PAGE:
As the Qasid term finished and people began to drift home for Christmas, it became very obvious to me that I was going to have to step up the celebrations to avoid getting hit too hard by the unavoidable I’m-not-at-home-for-Christmas blues. While some of the other stragglers decided to head over to Jerusalem and Bethlehem, my desire for a cosy, comfortable Christmas Day (and my depleted bank account…) meant that me and my friend/flatmate Jasmine decided to get decorating and search for events in Amman to fill us with Christmas cheer.
We started at Carrefour in City Mall (which was beautifully decked out in its seasonal attire) and thankfully found quite a large selection of Christmassy goods, including a fake tree, tree ornaments, and enough craft materials for an afternoon spent making candy-cane inspired paper chains and snowflakes. Oh! – and of course the all important tinsel garlands.
Various other shopping malls of course jumped on the Christmas bandwagon (such as Taj Mall and the Abdali Boulevard) and organised Christmas festivals and markets, but these fell slightly short and felt like little more than a marketing ploy. The best results came from smaller, charitably organised markets like the ‘Heart of Jordan Christmas Bazaar’ and the ‘Khordda Christmas Souq’, especially the latter. Khordda is a community centre near Paris Circle which celebrates art, especially sustainable and recycled pieces, and hands on work in the local community. The market took place in a beautiful garden where trees were decorated with swaths of knitted and dyed fabrics from their master classes and sculptures made from recycled wire. There was a variety of different goods, although the best part for me was the vast array of handmade jewellery. My Christmas present to myself ended up being a bracelet from the charity ‘Forkit’ that crafts forks and spoons into bracelets to raise money to feed poor families. Sitting the a dry stone wall in the garden, eating strawberry cheesecake and watching customers buying beautiful charitable wears, while their children ran around and played games on the grassy banks, it became easy to relax into the Christmas spirit (although not quite in the same way as I would in an English snow flurry!).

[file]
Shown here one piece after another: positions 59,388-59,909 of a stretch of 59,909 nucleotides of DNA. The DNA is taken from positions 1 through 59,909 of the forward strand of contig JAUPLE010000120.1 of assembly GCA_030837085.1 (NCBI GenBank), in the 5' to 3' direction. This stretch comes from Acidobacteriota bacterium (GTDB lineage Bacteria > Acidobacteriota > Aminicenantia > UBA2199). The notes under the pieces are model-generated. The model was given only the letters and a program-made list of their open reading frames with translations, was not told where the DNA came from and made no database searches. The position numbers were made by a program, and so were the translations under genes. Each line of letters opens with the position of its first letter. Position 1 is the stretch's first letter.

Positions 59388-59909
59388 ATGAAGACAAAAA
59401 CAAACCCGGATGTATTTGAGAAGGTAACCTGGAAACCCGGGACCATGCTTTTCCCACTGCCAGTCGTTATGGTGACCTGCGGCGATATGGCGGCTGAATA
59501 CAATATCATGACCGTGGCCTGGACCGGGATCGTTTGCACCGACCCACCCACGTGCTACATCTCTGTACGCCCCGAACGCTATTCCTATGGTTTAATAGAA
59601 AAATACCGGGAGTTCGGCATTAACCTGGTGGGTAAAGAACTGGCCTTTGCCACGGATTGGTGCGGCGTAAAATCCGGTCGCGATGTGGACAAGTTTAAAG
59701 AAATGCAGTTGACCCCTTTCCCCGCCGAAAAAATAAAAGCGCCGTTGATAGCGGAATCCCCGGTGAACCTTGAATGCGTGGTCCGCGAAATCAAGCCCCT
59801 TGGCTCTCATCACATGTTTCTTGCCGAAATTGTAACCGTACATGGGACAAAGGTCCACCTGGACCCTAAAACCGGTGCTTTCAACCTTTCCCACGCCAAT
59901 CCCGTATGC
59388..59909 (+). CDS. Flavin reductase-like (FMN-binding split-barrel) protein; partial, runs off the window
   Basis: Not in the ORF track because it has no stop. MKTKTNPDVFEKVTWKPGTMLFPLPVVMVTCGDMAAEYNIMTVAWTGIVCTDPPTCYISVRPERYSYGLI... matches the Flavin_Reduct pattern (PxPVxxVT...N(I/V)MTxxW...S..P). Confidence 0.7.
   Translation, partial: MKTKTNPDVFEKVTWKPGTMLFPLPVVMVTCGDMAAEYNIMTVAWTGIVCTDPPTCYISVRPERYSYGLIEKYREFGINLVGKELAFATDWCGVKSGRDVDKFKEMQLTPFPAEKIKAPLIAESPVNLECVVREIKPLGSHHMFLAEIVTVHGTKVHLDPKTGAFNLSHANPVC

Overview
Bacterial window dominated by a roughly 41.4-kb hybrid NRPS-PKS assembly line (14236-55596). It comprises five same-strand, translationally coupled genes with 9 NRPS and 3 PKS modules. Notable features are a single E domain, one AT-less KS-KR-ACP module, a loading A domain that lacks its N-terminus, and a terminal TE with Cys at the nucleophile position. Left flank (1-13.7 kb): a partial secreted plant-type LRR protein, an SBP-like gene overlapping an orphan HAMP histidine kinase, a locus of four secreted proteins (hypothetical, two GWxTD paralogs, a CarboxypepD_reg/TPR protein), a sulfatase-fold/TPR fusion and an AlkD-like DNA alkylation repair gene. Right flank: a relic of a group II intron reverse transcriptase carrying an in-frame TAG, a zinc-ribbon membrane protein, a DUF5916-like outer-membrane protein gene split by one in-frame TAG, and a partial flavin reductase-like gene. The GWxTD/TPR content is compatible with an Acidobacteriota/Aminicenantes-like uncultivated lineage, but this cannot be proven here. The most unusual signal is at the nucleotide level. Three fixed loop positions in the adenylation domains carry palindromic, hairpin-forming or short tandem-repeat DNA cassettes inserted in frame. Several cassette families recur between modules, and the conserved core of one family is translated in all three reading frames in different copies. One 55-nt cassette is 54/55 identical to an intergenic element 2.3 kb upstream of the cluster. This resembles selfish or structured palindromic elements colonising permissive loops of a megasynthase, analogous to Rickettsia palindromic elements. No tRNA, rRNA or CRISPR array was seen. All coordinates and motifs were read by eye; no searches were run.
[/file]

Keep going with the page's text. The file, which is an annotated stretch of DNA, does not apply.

After a few days sitting in cafes on Rainbow Street, drinking Limonana and trying unsuccessfully to concentrate on writing our Arabic year abroad essays, Christmas Day finally arrived. Although it was just the two of us we went all out on food, including two chickens (and a third tucked away in the fridge in case we ran out when it was time for Boxing Day Sandwiches) and three different types of desserts. After dinner we thanked the Christmas elves that the notoriously unpredictable Jordanian internet was behaving and settled on the sofa for an evening of classics like Love Actually, The Grinch and the Snowman. I’ll admit that Skyping with my family back in London did make me feel nostalgic for my usual Christmas traditions, like me and my sisters dragging our mattresses into the same room on Christmas Eve (which is getting less and less comfortable and more like a complicated game of Tetris as we get older and bigger) and waking up with my stocking at the end of my bed. Nonetheless, Christmas abroad didn’t turn out to be depressing, as some people had warned me it would be. It was actually a really fun day- different, but still perfect in its own way.
In a week I start at my second Arabic language school, The Ali Baba International Centre, where I am enrolled for a month long course and my final month in Jordan. Although I’m not completely looking forward to getting back into the routine of going back to school, I’m going to attempt to make the most of the rest of my time here, before I head off to España in February!